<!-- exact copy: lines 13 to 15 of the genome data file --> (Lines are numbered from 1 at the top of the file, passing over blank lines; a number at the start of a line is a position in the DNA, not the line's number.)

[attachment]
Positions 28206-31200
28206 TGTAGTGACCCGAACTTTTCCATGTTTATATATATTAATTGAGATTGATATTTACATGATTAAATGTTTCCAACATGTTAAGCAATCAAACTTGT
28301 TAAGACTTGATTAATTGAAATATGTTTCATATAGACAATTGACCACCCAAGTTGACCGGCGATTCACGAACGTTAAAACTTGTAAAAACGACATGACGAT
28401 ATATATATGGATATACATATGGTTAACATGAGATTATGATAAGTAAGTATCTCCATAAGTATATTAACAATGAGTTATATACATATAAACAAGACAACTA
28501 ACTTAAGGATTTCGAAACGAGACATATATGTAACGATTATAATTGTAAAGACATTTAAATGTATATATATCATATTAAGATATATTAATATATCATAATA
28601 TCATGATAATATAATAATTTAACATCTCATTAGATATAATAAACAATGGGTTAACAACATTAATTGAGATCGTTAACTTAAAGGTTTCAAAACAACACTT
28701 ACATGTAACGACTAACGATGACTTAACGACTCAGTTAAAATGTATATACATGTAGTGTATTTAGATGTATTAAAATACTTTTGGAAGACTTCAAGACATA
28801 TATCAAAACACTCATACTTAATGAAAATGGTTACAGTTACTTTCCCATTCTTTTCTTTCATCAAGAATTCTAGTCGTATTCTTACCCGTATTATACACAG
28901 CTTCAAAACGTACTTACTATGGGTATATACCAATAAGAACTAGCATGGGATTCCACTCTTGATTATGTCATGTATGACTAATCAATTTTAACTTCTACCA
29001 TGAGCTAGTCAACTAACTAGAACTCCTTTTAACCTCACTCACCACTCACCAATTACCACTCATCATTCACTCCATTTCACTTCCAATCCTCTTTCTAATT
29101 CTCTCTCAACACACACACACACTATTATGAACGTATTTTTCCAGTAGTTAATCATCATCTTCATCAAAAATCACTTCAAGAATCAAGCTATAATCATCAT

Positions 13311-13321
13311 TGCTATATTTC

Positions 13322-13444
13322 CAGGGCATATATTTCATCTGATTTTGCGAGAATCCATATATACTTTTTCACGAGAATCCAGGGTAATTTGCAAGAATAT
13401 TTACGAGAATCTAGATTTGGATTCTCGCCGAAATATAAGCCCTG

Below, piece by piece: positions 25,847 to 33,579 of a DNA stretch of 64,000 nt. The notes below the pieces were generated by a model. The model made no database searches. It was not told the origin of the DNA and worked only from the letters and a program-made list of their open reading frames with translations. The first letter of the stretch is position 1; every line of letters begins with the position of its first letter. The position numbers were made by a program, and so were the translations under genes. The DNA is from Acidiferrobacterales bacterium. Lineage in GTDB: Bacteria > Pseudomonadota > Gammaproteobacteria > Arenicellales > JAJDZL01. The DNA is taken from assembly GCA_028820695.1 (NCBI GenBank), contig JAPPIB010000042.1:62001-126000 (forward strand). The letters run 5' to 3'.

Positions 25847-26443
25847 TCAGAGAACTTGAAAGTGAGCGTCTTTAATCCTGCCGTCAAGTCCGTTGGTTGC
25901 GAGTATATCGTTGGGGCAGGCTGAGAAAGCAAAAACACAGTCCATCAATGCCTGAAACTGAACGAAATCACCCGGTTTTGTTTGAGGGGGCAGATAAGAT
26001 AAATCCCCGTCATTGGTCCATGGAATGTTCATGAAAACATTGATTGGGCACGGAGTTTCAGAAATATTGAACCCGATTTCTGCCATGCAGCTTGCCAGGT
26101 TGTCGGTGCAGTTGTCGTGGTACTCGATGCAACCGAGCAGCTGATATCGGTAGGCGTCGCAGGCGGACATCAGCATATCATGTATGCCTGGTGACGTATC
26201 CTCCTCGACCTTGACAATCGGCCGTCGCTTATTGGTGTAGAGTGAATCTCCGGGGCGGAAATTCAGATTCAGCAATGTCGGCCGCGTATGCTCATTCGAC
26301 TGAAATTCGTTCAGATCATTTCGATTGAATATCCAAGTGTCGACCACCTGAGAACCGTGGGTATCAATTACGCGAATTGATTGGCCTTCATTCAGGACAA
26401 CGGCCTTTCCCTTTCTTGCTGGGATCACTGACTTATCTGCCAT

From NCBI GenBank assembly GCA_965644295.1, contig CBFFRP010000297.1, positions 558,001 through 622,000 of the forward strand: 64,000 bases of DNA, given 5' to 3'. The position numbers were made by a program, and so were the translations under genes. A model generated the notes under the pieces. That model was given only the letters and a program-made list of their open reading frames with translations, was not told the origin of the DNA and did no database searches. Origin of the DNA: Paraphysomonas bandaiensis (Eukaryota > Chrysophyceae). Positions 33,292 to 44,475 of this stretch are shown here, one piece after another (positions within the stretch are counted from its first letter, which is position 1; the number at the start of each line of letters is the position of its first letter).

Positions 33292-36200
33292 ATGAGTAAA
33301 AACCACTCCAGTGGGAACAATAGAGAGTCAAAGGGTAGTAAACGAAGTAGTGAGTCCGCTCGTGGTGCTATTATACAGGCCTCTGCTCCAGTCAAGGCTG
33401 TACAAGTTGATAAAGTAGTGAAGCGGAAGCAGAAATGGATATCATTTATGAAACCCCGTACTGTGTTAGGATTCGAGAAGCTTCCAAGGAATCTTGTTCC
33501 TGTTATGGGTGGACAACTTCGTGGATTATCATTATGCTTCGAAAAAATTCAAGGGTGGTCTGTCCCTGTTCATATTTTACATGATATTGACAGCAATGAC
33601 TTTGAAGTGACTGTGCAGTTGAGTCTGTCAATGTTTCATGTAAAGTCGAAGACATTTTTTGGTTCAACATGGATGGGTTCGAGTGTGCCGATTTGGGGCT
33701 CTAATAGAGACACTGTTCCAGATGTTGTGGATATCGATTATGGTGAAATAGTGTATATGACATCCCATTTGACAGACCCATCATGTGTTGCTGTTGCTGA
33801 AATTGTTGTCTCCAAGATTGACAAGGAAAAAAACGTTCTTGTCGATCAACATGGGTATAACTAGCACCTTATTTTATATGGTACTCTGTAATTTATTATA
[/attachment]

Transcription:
13311 TGCTATATTTC

Positions 13322-13444
13322 CAGGGCATATATTTCATCTGATTTTGCGAGAATCCATATATACTTTTTCACGAGAATCCAGGGTAATTTGCAAGAATAT